Note that we cannot change the general form of the exponential distribution: it will always be a **monotonic exponential decay curve**. This is why the **Weibull distribution** is also used to model survival functions. Take a look at some different values of \(\theta\) (scale parameter) while fixing the value of the shape parameter \(\alpha\) to 3 for Weibull distribution:

```
= 0:0.1:10.0
x = [2, 3, 5]
θs = 3
α = [Weibull(α, θ) for θ in θs]
dists = mapreduce(d -> pdf.(d, x), vcat, dists)
pdfs =
plt data((; θs = repeat(θs; inner = length(x)), x = repeat(x; outer = length(θs)), pdfs)) *
mapping(
:x => "outcome",
:pdfs => "PDF";
= :θs => nonnumeric => L"\mathrm{parameter}~\theta",
color = :θs => nonnumeric,
col *
) visual(Lines)
draw(plt; axis = (; xticks = 0:10), legend = (; position = :bottom, titleposition = :left))
```

## 3 Censoring

We need to cover one last concept before we dive into how to model TTEs. **Censoring occurs when we are unable to observe the dependent variable in a survival analysis**.

For example, in a cancer survival clinical trial that lasts for 10 years after initial detection, we only have survival functions defined up to the total time of the trial. After the trial is finished, patients may have other outcomes, but we cannot observe them: they are **censored**.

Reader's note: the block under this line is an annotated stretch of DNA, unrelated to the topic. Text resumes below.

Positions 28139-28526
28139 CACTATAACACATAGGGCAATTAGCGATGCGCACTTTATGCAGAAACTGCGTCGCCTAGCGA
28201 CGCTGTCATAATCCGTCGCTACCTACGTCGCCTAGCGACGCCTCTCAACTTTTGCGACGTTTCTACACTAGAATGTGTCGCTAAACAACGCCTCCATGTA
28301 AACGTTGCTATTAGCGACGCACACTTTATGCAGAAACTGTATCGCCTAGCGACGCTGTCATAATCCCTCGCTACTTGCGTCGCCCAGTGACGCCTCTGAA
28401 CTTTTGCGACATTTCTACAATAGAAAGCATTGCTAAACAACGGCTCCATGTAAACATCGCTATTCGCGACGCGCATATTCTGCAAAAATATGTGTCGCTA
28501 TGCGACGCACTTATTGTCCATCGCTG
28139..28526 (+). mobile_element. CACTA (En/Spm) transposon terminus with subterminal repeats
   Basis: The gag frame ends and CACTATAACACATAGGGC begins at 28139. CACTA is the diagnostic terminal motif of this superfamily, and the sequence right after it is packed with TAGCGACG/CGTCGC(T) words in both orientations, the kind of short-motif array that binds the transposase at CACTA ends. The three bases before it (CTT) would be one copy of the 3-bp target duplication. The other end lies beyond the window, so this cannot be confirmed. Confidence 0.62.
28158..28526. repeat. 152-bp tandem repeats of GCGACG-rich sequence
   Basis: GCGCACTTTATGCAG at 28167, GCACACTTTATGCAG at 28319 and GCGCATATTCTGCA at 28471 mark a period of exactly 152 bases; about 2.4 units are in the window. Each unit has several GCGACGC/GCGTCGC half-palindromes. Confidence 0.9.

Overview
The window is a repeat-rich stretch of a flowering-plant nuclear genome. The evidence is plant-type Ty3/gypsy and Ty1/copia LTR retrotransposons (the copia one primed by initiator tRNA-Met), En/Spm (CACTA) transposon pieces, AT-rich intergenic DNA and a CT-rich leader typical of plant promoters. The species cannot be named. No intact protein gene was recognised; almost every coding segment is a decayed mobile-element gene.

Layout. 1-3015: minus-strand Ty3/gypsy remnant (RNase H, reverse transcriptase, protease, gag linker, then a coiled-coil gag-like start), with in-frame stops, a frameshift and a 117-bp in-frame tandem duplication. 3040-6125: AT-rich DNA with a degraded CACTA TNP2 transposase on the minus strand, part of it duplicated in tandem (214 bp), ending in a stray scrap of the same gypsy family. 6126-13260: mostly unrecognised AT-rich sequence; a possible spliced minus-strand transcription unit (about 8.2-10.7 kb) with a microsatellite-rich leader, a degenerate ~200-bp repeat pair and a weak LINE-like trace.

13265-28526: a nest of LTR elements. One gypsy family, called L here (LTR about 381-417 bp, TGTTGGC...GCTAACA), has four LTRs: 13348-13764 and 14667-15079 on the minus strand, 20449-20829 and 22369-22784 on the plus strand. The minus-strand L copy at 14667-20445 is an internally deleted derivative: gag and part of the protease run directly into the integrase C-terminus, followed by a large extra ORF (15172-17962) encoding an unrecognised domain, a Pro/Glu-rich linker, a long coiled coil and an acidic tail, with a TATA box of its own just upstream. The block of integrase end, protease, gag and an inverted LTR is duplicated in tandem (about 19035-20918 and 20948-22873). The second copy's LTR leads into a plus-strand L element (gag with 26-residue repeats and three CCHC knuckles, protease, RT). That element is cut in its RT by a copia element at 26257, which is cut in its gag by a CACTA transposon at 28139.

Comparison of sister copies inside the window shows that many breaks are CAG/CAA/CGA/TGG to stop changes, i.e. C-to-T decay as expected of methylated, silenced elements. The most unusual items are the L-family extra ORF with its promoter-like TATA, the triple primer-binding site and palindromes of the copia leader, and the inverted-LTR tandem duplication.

We won’t be covering censoring in these tutorials. But it is important for you to know the concept and if you have censored observations in your analysis, you definitely should take them into account.

We will describe three possible ways to analyze survival data:

**Kaplan-Meyer Estimator**: a*non-parametric*procedure.**Cox Proportional Hazards Model**: a*semi-parametric*procedure.**Accelerated Failure Time Model**: a*parametric*procedure.

Below you’ll find a table that summarizes the main characteristics of each TTE analyzes approaches:

Model | Characteristics | Example |
---|---|---|

Non-Parametric |
Distribution of survival times is unknown; Survival Functions aren’t smooth; Difficult to incorporate complex covariates | Kaplan-Meier estimates |

Semi-Parametric |
Decomposes the hazard into a non-parametric baseline and a parametric covariate vector; Shape of baseline hazard is arbitrary; Allows for time-varying covariates | Cox-Proportial Hazards |